I detail more in the complete article the course of the test.
For the vinyl cutting it's a direct cut and the magneto used is a Teac 3440. We have the control of the master as well for the tape as for the vinyl cutting.
We use only one master which includes the 8 extracts with different DR.
The level is not pushed to red, to not have the natural compression of the tape.

The problem is for the weak dynamics with the use of a brickwall limiter. We notice that the tape or the vinyl does not support a weak DR and transforms the signal and regenerates the signal and thus the dynamics.
It is the digital processing of the brickwall limiter that does not pass on a vinyl or tape support.
It must be said that it is a treatment that generates a very strong distortion of the signal.

The protection mechanisms of the vinyl cut do not produce this phenomenon, which is also found on the tape.

This means that if actual records are cut from a compressed master, the analog functioning of the vinyl (or tape) is not respected and the increase in dynamics generated is only additional distortion.
And I'm not sure, with the vinyl craze, that everything is done properly for all vinyls.

Unlike MP3, which produces a digital phenomenon, for vinyl and tape, it is an analog phenomenon.

Concerning the measurement, whether with DR or LUFS with True Peak, it only changes the representative values per type of measurement, but does not change the curves and conclusions.
 
So your saying tape and vinyl are dynamic range expanders/compressors with a ratio dependant on the compression of the original signal? Can you explain the mechanism? What are the time constants, where do they come from? Hard to believe they would be the same for tape and vinyl when they are such different processes. Would like to see what happens with DR test signals that show the compression/expansion parameters.
 
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So your saying tape and vinyl are dynamic range expanders/compressors with a ratio dependant on the compression of the original signal? Can you explain the mechanism? What are the time constants, where do they come from? Hard to believe they would be the same for tape and vinyl when they are such different processes. Would like to see what happens with DR test signals that show the compression/expansion parameters.
It's not the tape or vinyl that expands or compresses, it's that that physical format can't deal with music that is so compressed that there is no dynamic range anymore, because of physical limitations of the format. Both tape and vinyl need a dynamic range of at least 10dB before they run into physical limits.

So the mastering engineer can't limit that hard for those formats, and keeps more dynamic range in his mastering. While for digital 0dB digital range is in theory also possible with the format. It will sound like shit, but technically it can be done and some push it that far these days...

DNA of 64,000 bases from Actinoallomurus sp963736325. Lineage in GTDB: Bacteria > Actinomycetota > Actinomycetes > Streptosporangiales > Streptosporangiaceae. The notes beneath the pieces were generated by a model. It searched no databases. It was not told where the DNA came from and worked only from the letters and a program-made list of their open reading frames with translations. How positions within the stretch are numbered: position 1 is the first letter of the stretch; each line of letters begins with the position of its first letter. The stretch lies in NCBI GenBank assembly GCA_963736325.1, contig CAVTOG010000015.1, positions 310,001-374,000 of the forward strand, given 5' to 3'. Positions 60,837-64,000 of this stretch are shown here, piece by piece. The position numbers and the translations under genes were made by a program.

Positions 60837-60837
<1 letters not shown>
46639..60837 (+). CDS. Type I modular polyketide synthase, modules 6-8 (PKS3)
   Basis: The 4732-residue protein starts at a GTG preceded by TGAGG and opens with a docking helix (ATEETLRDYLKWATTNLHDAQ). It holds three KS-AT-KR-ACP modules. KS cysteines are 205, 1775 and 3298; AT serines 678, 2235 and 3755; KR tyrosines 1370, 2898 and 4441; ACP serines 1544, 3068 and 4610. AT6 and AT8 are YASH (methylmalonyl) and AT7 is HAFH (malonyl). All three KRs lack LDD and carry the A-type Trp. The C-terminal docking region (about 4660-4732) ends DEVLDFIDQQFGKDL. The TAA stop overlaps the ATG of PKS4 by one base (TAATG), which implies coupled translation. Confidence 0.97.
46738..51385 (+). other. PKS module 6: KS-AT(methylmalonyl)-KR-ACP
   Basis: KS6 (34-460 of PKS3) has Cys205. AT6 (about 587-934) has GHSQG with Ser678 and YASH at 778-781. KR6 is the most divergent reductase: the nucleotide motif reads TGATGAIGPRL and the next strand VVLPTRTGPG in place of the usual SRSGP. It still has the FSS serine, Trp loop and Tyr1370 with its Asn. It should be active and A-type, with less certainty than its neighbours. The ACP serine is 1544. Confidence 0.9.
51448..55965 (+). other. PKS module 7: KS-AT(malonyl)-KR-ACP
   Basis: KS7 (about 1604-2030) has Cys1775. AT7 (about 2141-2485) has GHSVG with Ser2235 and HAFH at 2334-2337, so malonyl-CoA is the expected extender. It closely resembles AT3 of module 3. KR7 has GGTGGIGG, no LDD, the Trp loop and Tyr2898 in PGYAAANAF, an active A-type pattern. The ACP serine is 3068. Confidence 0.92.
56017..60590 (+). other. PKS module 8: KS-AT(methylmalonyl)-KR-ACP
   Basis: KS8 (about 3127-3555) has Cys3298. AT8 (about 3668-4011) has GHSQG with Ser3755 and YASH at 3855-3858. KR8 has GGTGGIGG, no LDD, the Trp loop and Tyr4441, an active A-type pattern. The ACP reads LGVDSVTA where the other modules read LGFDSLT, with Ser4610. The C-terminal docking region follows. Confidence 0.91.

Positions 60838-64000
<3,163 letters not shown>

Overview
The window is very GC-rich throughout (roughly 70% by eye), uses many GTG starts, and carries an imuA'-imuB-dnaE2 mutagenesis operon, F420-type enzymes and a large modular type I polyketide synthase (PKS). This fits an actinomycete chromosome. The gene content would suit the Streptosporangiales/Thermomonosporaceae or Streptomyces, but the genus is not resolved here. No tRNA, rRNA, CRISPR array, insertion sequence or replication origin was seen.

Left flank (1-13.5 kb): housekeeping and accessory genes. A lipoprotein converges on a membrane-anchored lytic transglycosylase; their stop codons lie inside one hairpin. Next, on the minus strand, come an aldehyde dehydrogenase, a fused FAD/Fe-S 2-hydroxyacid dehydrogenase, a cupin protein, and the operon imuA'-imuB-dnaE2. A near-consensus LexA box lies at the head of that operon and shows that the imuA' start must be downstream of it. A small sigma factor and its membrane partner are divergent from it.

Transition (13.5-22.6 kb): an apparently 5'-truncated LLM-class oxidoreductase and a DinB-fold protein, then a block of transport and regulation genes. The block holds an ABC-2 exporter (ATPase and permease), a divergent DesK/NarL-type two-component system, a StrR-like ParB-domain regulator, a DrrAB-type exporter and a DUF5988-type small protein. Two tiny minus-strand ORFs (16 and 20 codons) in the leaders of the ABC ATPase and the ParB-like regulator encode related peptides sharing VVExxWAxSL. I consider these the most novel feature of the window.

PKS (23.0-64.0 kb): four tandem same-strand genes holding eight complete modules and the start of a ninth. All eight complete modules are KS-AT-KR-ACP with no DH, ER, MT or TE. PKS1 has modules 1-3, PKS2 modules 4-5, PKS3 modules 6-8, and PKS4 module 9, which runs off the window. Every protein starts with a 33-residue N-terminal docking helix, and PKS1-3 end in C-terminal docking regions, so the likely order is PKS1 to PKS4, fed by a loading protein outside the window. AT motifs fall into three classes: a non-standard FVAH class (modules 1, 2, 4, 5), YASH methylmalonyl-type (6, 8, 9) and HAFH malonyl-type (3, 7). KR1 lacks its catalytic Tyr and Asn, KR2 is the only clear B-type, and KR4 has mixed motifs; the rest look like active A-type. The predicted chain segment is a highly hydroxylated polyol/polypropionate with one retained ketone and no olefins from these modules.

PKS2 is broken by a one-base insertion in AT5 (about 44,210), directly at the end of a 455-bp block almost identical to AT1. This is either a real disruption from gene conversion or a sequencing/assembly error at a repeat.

I personally also think that is what attrackt many music lovers and audiophiles (not the same) to vinyl. Digital can do that also, but the bussiness doesn't do it (at least the mainstream). Change that and more people will go digital only... For me it's more that attrackt me to the sound of vinyl, but for many it isn't. It's the fact that vinyl forces the label to leave more dynamic range in the music that makes it sound better than digital.
 
Hi,
Previously in the dynamics of music, we saw the difference between the dynamics of the medium and the dynamics of the music, as well as the effects of dynamic compression on the music in terms of distortion.
Today, we will discuss another aspect, the impact of dynamics on tape or vinyl recording.
The subject seems simple, we transfer the digital file to tape or vinyl and it is reproduced with little or no modifications.
To do this, we will use a test master file that includes the same musical sample with a different DR ranging from DR19 to DR7 as shown in the graph below :

r/audiophile - Does analog media force a dynamic on music? or Does Analog Media increase the dynamics?

This master file is burned on vinyl and played on a turntable. We then obtain the following result:

r/audiophile - Does analog media force a dynamic on music? or Does Analog Media increase the dynamics?

We notice that the variation is only from DR17 to DR10. In particular for the low DR, we notice that we do not go below the DR10.
To better represent this phenomenon, here is a synthesis curve which presents on the horizontal axis the DR value of the master from DR7 to DR19, and on the vertical axis the DR result after the playback of the vinyl cut with this master:

r/audiophile - Does analog media force a dynamic on music? or Does Analog Media increase the dynamics?

We can see that the vinyl does not go below DR10 in this example. This increase is therefore a distortion generated during the cutting and playback process compared to the original master.
Why this result? Vinyl is analog and it uses electromagnetic and mechanical means that give it a specific functioning. This operation is not compatible with certain digital treatments like the use of the Brickwall limiter which strongly distorts the signal in the digital world.
To go further in this test, the same operation is carried out with a magnetic tape on which we record the reference master. On playback, we obtain the same phenomenon as shown by the synthesis curve grouping the vinyl and the tape:

r/audiophile - Does analog media force a dynamic on music? or Does Analog Media increase the dynamics?